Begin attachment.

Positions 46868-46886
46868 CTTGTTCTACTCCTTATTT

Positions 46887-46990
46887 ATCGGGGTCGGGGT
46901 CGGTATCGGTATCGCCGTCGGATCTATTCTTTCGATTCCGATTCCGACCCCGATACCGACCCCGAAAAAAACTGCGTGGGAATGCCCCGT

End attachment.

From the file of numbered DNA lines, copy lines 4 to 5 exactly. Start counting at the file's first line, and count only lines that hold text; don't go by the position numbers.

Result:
46887 ATCGGGGTCGGGGT
46901 CGGTATCGGTATCGCCGTCGGATCTATTCTTTCGATTCCGATTCCGACCCCGATACCGACCCCGAAAAAAACTGCGTGGGAATGCCCCGT